The drug for memory loss
Posted by medconsumers on April 21, 2012
“Is it simple memory loss? … Or is it Alzheimer’s disease?” This was the headline—over the photo of a worried adult—for a pervasive drug ad of yore. It sent chills up the spines of many a middle-aged and older person. Aricept, a drug for Alzheimer’s disease, quickly became a blockbuster in the U.S. to the tune of $2 billion in annual sales. All the more amazing, considering that Aricept is barely better than a placebo. Well before Aricept’s patent would expire, the company in charge of marketing had to come up with a plan for keeping profits high while fending off generic competition. Pfizer’s plan was simple—just increase the drug’s dosage. Same useless drug, but a new improved dose!
The story of how Pfizer and Eisai, the company that developed Aricept, managed to pull this off was laid out in last month’s issue of the British Medical Journal. I confess that when the co-author of this paper sent me a copy, I thought for a minute that I was reading satire (British publications have that effect on me). Somehow I had missed Aricept’s higher-dose ad campaign.
What makes this especially appalling and different from the usual ineffective-drug-makes-billions story, is this: Aricept is for people with a particularly devastating disease whose treatment decisions are usually made by the patient’s relatives who are often desperate for anything that might work.
Approved only months before Aricept was to lose its patent protection at the end of 2010, “The ‘new’ 23 mg product would become patent protected for three more years,” wrote Lisa M. Schwartz, MD, and Steven Woloshin, MD, both of the Center for Medicine and the Media at the Dartmouth Institute for Health Policy and Clinical Practice, Lebanon, New Hampshire, with a long and impressive history of activism on the topic of misleading drug ads. Why 23 mg? Answer: Aricept is now available generically (donepezil), but only in 5 mg and 10 mg doses, and there’s no way these two doses can add up to 23. Got it?
Initially, the U.S. Food and Drug Administration required the higher dose be proven superior to the 10 mg dose. Eisai, Aricept’s manufacturer, agreed to the FDA’s demand that this be shown for both cognitive and overall functioning. The pre-approval trial of 1,400 patients barely showed improvement in the former and failed completely on the latter. Yet Aricept 23 mg received the FDA’s approval anyway.
Drawing from the FDA’s own publicly available documents, Drs. Schwartz and Woloshin found that Aricept 23 mg had been approved over the objections of the FDA’s medical and statistical reviewers. Russell Katz, director of the FDA’s Division of Neurology Products, who initially required the higher dose be proven superior on two measures, inexplicably, chose to reverse himself. “In my view, this strongly argues for a conclusion that the 23 mg does is very likely to also have an effect on overall functioning, despite this not having been demonstrated directly in this study…I believe that the sponsor has demonstrated that the 23 mg dose of Aricept is effective…I will approve this application.”
Russell Katz also went on record ignoring his own alarming assessment of the 1,400-person pre-approval trial: “There is a clear increase in the incidence of adverse events on the 23 mg dose compared to the 10 mg dose…These are not trivial events; in these patients, these could lead to significant morbidities and even increased mortality.”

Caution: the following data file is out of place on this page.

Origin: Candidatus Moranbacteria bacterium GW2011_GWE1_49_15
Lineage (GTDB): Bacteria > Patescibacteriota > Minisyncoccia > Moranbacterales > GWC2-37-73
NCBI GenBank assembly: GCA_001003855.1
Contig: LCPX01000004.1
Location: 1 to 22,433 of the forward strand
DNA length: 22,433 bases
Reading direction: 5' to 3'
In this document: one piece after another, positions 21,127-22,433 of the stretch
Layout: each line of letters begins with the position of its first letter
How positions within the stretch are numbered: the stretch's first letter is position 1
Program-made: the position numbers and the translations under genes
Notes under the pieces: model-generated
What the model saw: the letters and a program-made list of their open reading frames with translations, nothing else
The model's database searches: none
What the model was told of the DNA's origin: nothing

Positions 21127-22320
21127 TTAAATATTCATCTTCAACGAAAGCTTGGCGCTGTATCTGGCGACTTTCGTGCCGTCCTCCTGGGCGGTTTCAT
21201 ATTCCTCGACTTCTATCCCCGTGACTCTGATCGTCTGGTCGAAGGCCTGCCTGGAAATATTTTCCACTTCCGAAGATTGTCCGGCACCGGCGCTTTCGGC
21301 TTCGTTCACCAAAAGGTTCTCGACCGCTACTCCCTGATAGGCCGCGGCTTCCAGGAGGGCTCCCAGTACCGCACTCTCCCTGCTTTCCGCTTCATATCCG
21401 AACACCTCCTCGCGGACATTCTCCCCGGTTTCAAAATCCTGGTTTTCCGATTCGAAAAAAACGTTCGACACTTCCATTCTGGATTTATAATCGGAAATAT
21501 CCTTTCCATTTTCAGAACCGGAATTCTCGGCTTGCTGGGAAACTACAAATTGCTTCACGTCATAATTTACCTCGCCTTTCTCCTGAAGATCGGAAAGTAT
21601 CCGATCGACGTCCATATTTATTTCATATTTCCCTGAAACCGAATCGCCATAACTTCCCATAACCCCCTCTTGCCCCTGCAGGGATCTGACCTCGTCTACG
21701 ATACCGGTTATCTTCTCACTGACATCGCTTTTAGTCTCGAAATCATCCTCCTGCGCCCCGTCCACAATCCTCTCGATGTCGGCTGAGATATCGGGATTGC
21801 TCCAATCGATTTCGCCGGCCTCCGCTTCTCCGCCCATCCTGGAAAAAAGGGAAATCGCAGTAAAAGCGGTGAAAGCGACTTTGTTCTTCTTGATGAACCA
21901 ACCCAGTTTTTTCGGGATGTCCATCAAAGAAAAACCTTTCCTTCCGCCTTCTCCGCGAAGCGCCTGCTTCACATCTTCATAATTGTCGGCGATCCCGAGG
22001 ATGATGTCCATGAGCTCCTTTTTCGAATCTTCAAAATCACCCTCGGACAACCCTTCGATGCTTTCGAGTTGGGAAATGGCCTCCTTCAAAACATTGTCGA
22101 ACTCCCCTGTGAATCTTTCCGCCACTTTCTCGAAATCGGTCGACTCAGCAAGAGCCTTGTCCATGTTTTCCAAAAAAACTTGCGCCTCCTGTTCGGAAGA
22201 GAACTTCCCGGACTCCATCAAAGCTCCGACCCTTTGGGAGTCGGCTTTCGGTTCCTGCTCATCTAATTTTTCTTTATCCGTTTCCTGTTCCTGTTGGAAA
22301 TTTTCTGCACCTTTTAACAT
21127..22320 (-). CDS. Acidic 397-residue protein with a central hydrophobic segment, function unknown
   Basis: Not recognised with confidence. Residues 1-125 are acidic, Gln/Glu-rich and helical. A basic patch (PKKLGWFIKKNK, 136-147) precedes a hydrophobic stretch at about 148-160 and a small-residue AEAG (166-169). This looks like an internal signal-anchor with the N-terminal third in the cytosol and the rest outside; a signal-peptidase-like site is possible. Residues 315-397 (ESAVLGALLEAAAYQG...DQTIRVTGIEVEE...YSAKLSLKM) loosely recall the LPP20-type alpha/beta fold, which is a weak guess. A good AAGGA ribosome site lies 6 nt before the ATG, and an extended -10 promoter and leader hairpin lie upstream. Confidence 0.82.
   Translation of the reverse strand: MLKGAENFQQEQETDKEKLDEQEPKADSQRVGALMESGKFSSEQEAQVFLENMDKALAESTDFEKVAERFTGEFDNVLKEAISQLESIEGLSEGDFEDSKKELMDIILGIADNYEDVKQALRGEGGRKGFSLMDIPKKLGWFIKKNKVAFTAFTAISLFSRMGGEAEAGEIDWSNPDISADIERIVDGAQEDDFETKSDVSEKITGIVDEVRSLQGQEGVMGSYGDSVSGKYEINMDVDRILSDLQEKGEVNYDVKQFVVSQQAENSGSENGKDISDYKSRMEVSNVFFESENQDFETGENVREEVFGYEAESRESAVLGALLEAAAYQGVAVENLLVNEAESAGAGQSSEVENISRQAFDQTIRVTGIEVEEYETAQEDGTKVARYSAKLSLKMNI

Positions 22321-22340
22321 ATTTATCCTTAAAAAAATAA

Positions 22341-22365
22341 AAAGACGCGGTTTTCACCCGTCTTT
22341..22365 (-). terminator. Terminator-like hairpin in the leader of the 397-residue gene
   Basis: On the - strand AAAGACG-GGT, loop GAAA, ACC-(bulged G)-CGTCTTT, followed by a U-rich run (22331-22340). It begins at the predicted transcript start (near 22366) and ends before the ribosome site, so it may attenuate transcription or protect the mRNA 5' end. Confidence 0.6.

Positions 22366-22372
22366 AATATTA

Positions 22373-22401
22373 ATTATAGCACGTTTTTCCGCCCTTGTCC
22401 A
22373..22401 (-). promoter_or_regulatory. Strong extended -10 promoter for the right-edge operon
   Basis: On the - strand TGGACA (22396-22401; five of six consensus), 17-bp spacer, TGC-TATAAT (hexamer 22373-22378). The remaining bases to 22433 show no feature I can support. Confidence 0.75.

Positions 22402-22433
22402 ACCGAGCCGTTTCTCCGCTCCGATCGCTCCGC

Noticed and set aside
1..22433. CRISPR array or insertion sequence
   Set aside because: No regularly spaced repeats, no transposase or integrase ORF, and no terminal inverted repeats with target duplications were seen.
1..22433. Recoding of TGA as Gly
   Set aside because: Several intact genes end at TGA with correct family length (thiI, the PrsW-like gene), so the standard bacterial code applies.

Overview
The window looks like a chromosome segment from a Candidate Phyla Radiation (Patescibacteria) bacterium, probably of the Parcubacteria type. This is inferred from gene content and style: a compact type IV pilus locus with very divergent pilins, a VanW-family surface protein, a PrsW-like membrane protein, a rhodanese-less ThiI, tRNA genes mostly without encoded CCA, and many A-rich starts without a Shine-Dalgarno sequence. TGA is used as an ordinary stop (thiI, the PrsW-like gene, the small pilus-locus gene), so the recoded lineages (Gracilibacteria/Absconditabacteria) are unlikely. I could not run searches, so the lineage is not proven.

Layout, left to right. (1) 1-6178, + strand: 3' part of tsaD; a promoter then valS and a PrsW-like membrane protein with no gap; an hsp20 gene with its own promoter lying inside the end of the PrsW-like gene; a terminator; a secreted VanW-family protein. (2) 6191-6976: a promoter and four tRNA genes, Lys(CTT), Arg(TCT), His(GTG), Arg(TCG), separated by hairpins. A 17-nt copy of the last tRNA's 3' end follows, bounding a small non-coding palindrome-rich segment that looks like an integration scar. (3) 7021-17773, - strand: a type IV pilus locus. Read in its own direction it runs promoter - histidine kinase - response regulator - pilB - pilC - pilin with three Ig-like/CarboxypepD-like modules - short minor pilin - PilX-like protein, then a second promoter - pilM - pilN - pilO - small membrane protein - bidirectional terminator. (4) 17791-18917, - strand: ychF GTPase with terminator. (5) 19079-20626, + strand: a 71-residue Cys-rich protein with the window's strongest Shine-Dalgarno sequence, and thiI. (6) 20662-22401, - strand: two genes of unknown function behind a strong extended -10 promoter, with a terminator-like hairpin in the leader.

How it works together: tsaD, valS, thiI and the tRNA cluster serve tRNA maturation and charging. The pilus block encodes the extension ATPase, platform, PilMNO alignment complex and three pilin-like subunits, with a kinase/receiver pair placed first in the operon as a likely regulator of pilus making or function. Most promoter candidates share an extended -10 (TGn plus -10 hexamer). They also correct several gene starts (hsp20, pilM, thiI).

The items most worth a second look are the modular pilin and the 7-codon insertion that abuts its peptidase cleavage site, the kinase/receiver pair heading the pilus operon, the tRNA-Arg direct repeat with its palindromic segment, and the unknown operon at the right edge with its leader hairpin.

All Pfizer and Eisai needed from then on was an immense marketing budget. Nurse educators were sent to the heavy-duty prescribers—neurologists at high-volume long-term care facilities. The sales pitch: “There are no ‘stable’ Alzheimer’s disease patients—therefore aggressive treatment is required.”
The Aricept 23 mg ads aimed at consumers relied primarily on visuals—shots of loving caregivers with a spouse or parent with Alzheimer’s disease and this implied message: Truly caring people would ask their doctors for Aricept 23 mg for their loved ones. The ads say that the drug improves cognitive symptoms but not overall functioning, wrote Drs. Schwartz and Woloshin. “But there is no explanation of why that matters.” Side effects are mentioned without any information about how serious or frequent they can be.
The ad aimed at doctors is worse, according to Drs. Schwartz and Woloshin, because it contains “a stunningly erroneous statement in a large bold font: ‘Patients on Aricept 23 mg/day experienced important clinical benefit on both measures [cognitive and overall functioning]’. “Worse, this statement is directly contradicted in smaller plain font that says ‘the results for global function did not show statistical significance’.”
Drs. Schwartz and Woloshin were shocked to find that this erroneous statement also appears on the Aricept’s label [the detailed information aimed at health professionals], “This study showed that patients on 23 mg per day experienced important clinical benefit on both cognitive and global measures (overall functioning).
Will the two companies get away with the deceptions? The stats are only just coming in. More than 68,000 prescriptions were written for Aricept 23 mg in the first six months after approval. The only bright spots in this saga are Drs. Schwartz and Woloshin, who have outdone themselves in exposing this particularly cruel drug industry deception. They have perfectly illustrated the M.O. for many big drug companies: Why waste money developing a drug that actually works when profits can stay steadily high with one that doesn’t?
Maryann Napoli, Center for Medical Consumers©